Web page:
But what we haven't defined is how the semantics of an HTTP request are further refined when link relation headers are present in the request.
And that means that general purpose components aren't going to have a clue what is going on, and aren't going to be able to act intelligently.
And that leaves you with two choices
- drive the specification and adoption of new standard(s)
- recognizing that the action isn't worth standardizing
The problem is that POST isn't idempotent.
Yes, but let's look carefully at what that means here.
The standard doesn't say "POST is restricted to use for non-idempotent actions". It is perfectly satisfactory to use POST for idempotent actions that aren't worth standardizing.
What it says is that general-purpose components are not allowed to assume that POST is idempotent; that the idempotent semantic constraint doesn't apply to all POST messages. Because the constraint is missing, our document transfer application can't do intelligent things like autonomously retry lost messages.
That's something we could potentially fix via a new method token (let's call it TSOP); you could write up the semantics of TSOP, and guide it through the standards process, and get it registered with IANA, and drive adoption. Ta-da! You now have general-purpose browsers that will resubmit lost form submissions.
Failing that, you are left to look into other registered methods that are unsafe and idempotent. Of the obvious ones, you are limited to PUT.
And PUT is fine -- every general purpose component in the world will understand the document transfer semantics of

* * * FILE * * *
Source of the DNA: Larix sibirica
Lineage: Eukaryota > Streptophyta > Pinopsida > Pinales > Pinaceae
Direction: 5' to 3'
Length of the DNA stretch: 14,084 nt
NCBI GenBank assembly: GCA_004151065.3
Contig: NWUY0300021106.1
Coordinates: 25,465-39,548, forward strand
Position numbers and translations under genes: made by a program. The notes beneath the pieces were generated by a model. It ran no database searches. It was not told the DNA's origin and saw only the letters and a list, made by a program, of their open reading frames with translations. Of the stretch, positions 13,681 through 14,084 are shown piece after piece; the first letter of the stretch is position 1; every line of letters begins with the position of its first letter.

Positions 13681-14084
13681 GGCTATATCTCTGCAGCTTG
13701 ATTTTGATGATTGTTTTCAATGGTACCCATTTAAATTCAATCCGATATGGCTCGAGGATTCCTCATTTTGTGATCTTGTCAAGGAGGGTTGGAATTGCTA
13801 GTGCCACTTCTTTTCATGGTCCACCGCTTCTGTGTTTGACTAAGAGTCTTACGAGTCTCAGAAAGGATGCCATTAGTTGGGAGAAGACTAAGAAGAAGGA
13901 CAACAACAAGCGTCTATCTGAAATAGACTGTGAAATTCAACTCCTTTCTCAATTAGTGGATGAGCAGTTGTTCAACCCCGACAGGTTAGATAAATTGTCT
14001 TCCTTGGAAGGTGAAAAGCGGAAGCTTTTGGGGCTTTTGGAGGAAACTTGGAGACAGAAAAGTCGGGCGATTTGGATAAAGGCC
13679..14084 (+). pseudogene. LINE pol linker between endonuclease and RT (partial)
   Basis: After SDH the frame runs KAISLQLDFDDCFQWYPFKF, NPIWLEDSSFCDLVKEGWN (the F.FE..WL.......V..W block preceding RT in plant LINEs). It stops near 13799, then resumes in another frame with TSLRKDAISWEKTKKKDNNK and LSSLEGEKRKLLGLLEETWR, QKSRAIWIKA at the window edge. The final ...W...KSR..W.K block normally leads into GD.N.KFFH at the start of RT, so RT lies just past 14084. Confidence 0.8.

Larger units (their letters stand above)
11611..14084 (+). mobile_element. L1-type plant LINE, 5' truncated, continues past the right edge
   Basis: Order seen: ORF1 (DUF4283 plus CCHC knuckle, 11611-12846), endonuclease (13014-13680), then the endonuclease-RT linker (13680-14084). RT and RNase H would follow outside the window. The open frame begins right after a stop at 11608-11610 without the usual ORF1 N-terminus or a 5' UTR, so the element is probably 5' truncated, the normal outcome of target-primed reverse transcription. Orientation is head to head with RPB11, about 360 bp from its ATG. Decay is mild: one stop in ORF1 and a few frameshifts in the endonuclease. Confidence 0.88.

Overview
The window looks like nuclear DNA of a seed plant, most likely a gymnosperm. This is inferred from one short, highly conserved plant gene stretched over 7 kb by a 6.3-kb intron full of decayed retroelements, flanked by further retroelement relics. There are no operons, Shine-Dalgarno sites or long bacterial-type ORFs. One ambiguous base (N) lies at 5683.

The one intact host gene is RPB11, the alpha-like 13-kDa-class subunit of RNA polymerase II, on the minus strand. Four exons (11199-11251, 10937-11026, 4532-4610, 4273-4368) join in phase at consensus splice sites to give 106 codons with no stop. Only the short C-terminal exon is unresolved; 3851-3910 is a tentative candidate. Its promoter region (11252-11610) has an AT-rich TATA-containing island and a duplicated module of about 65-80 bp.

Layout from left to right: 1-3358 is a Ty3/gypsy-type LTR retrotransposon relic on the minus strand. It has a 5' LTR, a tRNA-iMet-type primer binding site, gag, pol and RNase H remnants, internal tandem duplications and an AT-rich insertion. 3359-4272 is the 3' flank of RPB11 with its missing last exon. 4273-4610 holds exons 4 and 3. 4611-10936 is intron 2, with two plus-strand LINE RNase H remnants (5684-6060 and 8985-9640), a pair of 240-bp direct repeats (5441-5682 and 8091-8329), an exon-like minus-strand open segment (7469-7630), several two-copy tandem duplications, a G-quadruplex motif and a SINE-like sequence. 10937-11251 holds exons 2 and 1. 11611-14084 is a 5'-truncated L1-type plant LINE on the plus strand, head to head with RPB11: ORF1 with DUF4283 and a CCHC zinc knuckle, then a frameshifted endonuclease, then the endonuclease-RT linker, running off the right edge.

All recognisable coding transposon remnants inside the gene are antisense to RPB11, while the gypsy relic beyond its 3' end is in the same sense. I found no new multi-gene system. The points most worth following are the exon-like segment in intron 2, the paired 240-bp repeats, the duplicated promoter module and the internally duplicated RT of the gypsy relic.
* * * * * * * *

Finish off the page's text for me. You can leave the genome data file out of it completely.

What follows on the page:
PUT /a36c586a-cf90-46aa-b098-b3ffa038bebd HTTP/1.1
Please move document A into collection B
So we have a resource model that is documents about changes to documents, and affordances so that clients can find the documents that are documents about documents, and we can design all that.
I am trying to understand exactly what isn't achieved here.
The piece that we don't have is any sort of standardized language for describing changes to previously cached resources in an HTTP response. We only have invalidate, and that only applies to a limited number of meta-data elements have other use.
Consider that 200, in response to a PUT, means that the payload of the payload of the response is a representation of the status of the action. So we might imagine that the response payload to our PUT request could look something like:
Document /A has been moved to /B
Document /A/1 has been moved to /B/1
Document /B/2 has been removed
Document /C/4 has been moved to /K/9
Of course, we're just making up a language here -- if we want adoption, then this idea would need to be tightened up in to a standard. That might look like using the link header (these do appear to be link triples), and standardizing a new link relation, and then standardizing the semantics of link headers with that relation in the context of an HTTP response.
And then driving adoption.